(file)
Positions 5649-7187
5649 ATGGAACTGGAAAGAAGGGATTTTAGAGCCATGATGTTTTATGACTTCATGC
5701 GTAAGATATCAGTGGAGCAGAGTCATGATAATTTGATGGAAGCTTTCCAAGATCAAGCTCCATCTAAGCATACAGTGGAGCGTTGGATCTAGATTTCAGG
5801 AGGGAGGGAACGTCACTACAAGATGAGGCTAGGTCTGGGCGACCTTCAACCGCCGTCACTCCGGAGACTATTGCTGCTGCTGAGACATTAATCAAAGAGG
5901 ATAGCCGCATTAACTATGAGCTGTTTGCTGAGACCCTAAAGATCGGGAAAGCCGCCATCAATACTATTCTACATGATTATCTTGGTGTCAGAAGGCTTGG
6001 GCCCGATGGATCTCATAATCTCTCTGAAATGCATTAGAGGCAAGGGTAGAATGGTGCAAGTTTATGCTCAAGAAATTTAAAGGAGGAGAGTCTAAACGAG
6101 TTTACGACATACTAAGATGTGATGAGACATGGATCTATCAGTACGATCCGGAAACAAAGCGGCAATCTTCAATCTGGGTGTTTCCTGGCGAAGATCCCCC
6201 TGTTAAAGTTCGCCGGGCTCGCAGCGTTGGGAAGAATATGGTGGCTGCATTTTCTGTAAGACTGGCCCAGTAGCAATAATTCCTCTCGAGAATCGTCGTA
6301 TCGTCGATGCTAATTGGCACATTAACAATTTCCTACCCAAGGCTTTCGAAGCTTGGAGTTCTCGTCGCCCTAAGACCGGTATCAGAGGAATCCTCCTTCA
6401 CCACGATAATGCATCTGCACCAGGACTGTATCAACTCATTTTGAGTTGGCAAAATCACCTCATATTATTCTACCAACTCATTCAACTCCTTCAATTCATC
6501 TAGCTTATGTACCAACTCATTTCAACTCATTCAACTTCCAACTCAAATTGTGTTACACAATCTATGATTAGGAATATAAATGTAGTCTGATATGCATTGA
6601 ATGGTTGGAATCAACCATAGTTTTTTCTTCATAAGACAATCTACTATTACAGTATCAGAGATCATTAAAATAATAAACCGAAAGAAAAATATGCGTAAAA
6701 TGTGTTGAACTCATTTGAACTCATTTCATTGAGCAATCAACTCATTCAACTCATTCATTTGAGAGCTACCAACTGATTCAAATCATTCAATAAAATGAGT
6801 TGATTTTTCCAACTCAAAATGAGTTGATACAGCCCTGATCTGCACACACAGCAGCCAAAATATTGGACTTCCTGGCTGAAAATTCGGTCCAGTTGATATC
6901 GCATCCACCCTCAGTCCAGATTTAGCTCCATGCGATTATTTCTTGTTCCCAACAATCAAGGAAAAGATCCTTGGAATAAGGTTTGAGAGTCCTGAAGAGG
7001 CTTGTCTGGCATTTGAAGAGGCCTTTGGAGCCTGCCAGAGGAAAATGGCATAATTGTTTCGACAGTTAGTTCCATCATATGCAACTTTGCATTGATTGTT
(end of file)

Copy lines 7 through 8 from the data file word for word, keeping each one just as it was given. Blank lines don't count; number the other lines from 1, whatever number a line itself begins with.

6101 TTTACGACATACTAAGATGTGATGAGACATGGATCTATCAGTACGATCCGGAAACAAAGCGGCAATCTTCAATCTGGGTGTTTCCTGGCGAAGATCCCCC
6201 TGTTAAAGTTCGCCGGGCTCGCAGCGTTGGGAAGAATATGGTGGCTGCATTTTCTGTAAGACTGGCCCAGTAGCAATAATTCCTCTCGAGAATCGTCGTA